The Art of Dying Well Bringing Awareness and Meaning to Transition


by Sheri Hatfield

Death is not simply the end of living; it is part of living. Whether it is coming to terms with one’s own death or processing a loved one’s end of life, all humans encounter death. Yet in many places, especially in the United States, death continues to be a relatively taboo subject for most people. We do not speak openly about our own death, and tend to avoid the subject even when someone we know is sick and likely dying. We will talk about everything but death. Yet it is as death approaches that some people do most of their most conscious living. When a person realizes their death is near, they begin to reflect on their lives, the legacy they will or will not leave behind, making things right with friends and loved ones, and working through the spiritual and emotional aspects of death.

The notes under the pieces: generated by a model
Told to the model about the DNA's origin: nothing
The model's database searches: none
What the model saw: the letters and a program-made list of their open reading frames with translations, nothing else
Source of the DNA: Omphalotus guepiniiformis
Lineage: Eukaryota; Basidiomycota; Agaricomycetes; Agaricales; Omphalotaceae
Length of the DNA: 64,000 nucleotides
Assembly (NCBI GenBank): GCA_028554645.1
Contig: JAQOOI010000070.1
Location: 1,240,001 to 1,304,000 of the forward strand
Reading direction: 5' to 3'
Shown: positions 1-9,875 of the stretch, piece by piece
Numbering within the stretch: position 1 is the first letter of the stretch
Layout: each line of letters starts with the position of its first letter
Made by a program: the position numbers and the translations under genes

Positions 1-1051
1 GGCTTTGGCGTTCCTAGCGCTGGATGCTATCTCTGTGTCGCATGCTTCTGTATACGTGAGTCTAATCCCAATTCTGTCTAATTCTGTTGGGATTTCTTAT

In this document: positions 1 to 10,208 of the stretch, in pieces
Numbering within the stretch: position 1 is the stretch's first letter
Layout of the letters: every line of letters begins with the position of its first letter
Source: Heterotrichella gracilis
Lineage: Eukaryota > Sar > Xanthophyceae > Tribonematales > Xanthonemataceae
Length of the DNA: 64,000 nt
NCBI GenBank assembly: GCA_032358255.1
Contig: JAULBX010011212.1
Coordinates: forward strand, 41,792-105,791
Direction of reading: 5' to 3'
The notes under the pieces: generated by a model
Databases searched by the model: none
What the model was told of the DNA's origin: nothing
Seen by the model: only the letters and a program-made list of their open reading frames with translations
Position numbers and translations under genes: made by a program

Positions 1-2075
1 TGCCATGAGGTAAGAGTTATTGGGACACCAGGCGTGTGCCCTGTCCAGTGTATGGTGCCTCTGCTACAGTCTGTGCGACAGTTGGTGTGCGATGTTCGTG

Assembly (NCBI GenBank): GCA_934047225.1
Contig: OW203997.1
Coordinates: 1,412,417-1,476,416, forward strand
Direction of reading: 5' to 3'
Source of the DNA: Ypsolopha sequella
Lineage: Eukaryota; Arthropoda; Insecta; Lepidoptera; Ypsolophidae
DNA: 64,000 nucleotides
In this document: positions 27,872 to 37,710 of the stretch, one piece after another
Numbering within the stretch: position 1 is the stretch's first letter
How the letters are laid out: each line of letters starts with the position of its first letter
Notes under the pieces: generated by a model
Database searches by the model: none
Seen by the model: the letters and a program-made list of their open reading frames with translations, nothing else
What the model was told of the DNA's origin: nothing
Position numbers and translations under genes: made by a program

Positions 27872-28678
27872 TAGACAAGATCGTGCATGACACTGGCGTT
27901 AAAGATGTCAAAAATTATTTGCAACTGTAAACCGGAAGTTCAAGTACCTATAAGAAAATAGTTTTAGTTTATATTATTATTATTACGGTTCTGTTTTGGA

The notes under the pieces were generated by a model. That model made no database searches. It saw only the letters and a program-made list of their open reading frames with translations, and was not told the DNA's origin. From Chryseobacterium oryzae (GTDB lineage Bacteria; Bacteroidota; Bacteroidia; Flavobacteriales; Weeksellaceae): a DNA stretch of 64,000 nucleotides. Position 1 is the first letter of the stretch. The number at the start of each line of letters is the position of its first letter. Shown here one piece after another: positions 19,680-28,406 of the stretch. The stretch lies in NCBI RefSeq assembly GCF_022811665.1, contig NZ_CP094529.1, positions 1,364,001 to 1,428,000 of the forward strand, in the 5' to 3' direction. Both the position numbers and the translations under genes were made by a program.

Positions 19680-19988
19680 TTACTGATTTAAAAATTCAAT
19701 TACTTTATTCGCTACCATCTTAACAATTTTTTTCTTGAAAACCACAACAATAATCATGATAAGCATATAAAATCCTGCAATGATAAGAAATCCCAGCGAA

When faced with the imminent death of a loved one—especially after a long illness—family members also begin to process what is next. They may have spent days, weeks or even years caring for the sick and dying; being so focused on the now, they have not thought about what is next. Having a conversation about a loved one’s death before it happens allows them to begin to process their future. Having an open conversation about what their loved one wants, may help to lessen stress, relieve guilt and allow them to create their own plan for living after the death.

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